"You can’t have these silos of communication channels," Forrester senior analyst Kate Leggett said in a recent interview with "You also have to understand that each communication channel has a cost associated with it. Some are high cost, some are low cost and what a company is trying to do is balance the cost of doing business with how happy their customers are."
Please consider the following case study as an example of best practices for implementing a unified CEM program.
Case study: Global apparel company launching web-based CEx program
  • Gain commitment to the launch from everyone - the frontlines to corporate executives. This firm embraced the customer satisfaction initiative as the single most important goal throughout the organisation. From the CEO on down, the company was prepared to expend the resources necessary to build the program across two brands, thousands of stores, a wedding registry, furniture delivery, the contact centre, and more. In fact, the CEO informally added chief customer office to his title to further reinforce the commitment. "No decision will be made without the customer at the table," he said.
  • Walk before you run, starting first with a pilot and then a full launch. The company wanted to implement a customer satisfaction program across stores, contact centres, and the website, so it began with its core - bricks-and-mortar. Once brick-and-mortar embraced the system, this firm was free to add contact centres, delivery, and other business aspects - and each feature became a seamless add-on rather than an entirely new implementation. Breaking up adoption into manageable chunks may take more time, but by doing so, you gradually convert stakeholders rather than overwhelming them with a new system.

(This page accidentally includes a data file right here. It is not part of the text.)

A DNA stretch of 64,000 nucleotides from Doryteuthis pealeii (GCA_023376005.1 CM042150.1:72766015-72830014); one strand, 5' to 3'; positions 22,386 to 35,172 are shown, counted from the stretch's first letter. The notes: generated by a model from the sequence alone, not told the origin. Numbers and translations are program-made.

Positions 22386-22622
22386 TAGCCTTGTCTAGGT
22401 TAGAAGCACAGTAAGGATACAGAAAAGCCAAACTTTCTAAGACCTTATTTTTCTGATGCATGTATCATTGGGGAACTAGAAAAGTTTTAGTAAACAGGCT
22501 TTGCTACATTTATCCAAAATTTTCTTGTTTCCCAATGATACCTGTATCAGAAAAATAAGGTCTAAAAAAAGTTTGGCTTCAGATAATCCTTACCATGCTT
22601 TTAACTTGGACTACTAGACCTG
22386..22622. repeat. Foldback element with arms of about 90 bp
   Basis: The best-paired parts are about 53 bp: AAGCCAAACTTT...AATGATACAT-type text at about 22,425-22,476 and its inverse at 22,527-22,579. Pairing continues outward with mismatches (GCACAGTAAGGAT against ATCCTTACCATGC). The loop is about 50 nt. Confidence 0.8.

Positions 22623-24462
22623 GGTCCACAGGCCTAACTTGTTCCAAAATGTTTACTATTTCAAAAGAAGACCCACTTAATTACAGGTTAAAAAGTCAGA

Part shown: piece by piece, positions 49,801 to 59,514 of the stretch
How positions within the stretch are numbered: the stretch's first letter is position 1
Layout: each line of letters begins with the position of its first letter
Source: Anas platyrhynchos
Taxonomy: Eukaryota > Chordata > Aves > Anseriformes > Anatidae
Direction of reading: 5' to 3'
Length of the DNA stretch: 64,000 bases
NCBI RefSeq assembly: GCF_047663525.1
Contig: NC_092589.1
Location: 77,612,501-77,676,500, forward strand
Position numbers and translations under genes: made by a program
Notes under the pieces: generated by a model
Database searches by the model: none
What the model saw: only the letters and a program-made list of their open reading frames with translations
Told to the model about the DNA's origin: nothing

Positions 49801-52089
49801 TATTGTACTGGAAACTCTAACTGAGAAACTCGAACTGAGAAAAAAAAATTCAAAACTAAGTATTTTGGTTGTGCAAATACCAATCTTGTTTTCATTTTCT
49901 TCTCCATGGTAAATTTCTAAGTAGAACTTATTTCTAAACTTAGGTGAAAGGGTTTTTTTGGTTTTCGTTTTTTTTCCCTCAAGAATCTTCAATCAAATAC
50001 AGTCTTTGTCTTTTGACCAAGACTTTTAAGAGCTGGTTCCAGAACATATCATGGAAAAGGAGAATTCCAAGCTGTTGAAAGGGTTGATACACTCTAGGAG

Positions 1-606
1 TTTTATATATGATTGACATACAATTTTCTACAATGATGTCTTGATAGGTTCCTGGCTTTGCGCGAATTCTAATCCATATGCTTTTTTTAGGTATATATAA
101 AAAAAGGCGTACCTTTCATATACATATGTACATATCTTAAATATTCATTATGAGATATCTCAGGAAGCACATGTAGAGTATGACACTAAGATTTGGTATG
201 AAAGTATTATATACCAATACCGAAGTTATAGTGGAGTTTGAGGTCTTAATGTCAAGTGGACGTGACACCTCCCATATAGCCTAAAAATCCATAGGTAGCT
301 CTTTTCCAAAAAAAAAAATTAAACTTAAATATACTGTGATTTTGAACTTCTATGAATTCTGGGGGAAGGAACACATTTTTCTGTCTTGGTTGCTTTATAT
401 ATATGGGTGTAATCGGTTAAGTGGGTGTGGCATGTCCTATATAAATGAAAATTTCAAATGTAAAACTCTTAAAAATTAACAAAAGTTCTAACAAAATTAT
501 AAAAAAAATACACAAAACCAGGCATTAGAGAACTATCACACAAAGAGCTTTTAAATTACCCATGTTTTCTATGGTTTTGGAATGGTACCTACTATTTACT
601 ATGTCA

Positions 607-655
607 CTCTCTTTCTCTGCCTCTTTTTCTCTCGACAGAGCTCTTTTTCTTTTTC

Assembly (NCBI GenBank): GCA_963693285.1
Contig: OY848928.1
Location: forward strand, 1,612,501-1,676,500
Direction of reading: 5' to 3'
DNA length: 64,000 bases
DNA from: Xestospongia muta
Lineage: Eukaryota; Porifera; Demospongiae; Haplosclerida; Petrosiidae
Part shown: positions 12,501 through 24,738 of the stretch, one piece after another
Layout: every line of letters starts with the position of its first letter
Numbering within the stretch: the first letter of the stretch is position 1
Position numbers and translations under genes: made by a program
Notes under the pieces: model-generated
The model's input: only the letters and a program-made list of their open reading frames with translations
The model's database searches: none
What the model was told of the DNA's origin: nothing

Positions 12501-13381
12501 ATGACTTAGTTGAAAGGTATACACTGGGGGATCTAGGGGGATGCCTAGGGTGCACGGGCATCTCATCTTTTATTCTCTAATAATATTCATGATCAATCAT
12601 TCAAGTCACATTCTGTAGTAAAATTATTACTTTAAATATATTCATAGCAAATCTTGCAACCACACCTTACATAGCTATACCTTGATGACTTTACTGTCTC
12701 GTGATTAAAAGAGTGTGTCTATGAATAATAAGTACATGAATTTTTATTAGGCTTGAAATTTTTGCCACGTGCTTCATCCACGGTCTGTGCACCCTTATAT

• Sustain your commitment to the program even after launch: This company expects over 1 million pieces of feedback from customers in 2011 - which puts employees on the hook to make 100,000+ follow-up calls to customers wanting to hear from them.
The effort to launch a unified program is greater than the effort to launch a siloed one, but so is the payoff. Since the kickoff of the program less than a year ago, brand promoters have increased, sales have grown 6.6%, and the company’s stock price has surged 60%.
Overall business benefits
Customer experience is the leading indicator of business performance. Influential business thinker Peter Drucker argued that the one valid definition of business purpose is “to create customers”by delivering value customers are willing to pay for. "What…customers value…is so complicated…it can only be answered by the customers themselves," he said. In other words, customer experience - measured by asking customer directly what they value and, by extension, whether they will remain customers - is the leading measure of whether a company is fulfilling its core purpose: to create customers.
Unified CEM programs let customer experience be what it is: the leading indicator of overall business performance. Silos squelch the true potential of customer experience. It’s time to unify CEM.

Russ Haswell is vice president of sales for Medallia, Inc. a CEM vendor headquartered in Palo Alto, CA. With over 12 years of experience in customer experience management and enterprise software-as-a-service solutions, Russ heads up sales and business development efforts for Medallia.